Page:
National core maternity indicators (NCMI) National framework for protecting Australia’s children (NFPAC) National indicator catalogue National Youth Information Framework (NYIF) Perinatal data Primary Health Network (PHN) Risk factors statistics Specialist Homelessness Services (SHS) Tobacco data sources Workforce
In other sections Subjects Publications Contact AIHW
AACR ACFADD AHSAC AIHW Board AIHW Ethics Committee AODTS NMDS WG CKDMAC CMAG CSDWG CVDMAC HEAC
IGIHM JJ RIG MHISSC NAGATSIHID NCIAG NCSIMG NDDWG NDIMG NHISSC NIAG NIRAPIMG NMDD
NMDS NMHPSC NOPSAD NPDDC NPHEP NPHIC PCDWG PDWG PHIDG PHIG REDWG Workforce committees YIAG
Education worksheets Infographics What's in the pipeline Subscribe to education notices Other educational links
Worksheets by subject All Latest Ageing Australia's health Australia's welfare Carers
Children & youth Disability Disease Drugs
Health Health prevention Indigenous Australians Injury
In other sections Subjects Data Publications Contact AIHW
Job vacancies How to apply for a position at the AIHW Conditions of employment Benefits of working for the AIHW Temporary employment register Occupational Training Program Contact the People Unit Graduates
AIHW Access magazine Media releases Subscribe to release notices Media FAQ Media contacts
You are here:
One in ten mothers of children aged 24 months or less have been diagnosed with perinatal depression, according to a report released today by the Australian Institute of Health and Welfare (AIHW).
The report, Perinatal depression: data from the 2010 Australian National Infant Feeding Survey, shows that of an estimated 111,000 mothers diagnosed with depression, about 56,000 had perinatal depression (that is, the depression was diagnosed between the time they were pregnant until the child’s first birthday).
‘Certain population groups are more likely to experience perinatal depression,’ said AIHW spokesperson Ann Hunt.
‘For example, almost 19% of mothers who smoked daily experienced perinatal depression, compared to about 9% of those who didn’t smoke,’ Ms Hunt said.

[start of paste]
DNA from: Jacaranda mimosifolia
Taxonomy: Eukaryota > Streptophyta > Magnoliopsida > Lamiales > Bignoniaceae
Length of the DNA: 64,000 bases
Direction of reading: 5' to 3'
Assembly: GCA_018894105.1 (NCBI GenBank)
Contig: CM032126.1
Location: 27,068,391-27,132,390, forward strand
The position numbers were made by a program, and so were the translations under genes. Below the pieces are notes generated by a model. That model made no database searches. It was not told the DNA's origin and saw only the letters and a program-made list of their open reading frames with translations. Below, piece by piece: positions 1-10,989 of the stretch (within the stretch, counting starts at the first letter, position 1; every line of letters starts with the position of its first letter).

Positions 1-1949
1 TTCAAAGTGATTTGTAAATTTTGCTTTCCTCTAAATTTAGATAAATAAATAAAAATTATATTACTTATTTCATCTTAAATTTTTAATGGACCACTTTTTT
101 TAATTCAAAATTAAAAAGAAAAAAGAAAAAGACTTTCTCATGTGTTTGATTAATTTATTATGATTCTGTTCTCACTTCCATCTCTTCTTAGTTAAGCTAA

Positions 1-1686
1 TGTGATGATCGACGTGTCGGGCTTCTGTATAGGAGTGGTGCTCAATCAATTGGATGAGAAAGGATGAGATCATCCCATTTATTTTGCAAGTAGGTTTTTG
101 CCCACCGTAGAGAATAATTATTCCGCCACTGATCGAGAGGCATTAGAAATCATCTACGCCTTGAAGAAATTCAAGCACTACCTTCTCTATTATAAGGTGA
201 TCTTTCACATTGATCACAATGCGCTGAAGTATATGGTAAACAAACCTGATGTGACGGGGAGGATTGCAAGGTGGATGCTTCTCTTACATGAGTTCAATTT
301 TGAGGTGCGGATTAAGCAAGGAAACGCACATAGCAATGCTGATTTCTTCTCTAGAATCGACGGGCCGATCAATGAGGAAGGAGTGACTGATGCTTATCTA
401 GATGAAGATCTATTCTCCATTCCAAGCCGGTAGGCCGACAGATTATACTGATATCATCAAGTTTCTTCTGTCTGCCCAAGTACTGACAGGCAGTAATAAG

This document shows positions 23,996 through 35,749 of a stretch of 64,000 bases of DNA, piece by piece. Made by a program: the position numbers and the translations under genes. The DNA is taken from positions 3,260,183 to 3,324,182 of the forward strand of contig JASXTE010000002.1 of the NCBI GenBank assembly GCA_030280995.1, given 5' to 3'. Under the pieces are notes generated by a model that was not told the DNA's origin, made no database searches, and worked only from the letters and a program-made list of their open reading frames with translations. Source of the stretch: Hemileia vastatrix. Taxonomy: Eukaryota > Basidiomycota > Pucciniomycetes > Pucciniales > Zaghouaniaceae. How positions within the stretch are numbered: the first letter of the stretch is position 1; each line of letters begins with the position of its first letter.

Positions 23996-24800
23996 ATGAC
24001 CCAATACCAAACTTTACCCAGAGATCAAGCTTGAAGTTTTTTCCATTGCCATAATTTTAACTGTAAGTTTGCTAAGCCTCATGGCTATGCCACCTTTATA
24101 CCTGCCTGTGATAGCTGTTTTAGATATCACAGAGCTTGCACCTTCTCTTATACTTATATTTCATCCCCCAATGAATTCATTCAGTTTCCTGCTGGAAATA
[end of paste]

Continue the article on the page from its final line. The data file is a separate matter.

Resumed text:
’And mothers living in the lowest income households were more likely to experience perinatal depression than those in the highest (14% compared to 7%).’
Other groups more likely to experience perinatal depression included younger mothers under the age of 25, mothers who were overweight or obese, those who spoke English as their main language at home, and mothers who had had an emergency caesarean section.
The rate of perinatal depression also varied by location.
For example, mothers living in Major cities and Remote/Very remote areas reported slightly lower rates of perinatal depression than those from other geographical areas.
Perinatal depression was less commonly reported among mothers who had higher levels of education (bachelor degree or higher), were working at the time of the survey, and primarily spoke a language other than English at home.
‘Of those we know about who sought help, the majority received help from their general practitioner or support from family and friends,’ Ms Hunt said.
The AIHW is a major national agency set up by the Australian Government to provide reliable, regular and relevant information and statistics on Australia's health and welfare.
Canberra, 3 July 2012
Further information: Ms Ann Hunt, AIHW, tel. 02 6244 1238, mob. 0407 915 851
Full publication: Perinatal depression: data from the 2010 Australian National Infant Feeding Survey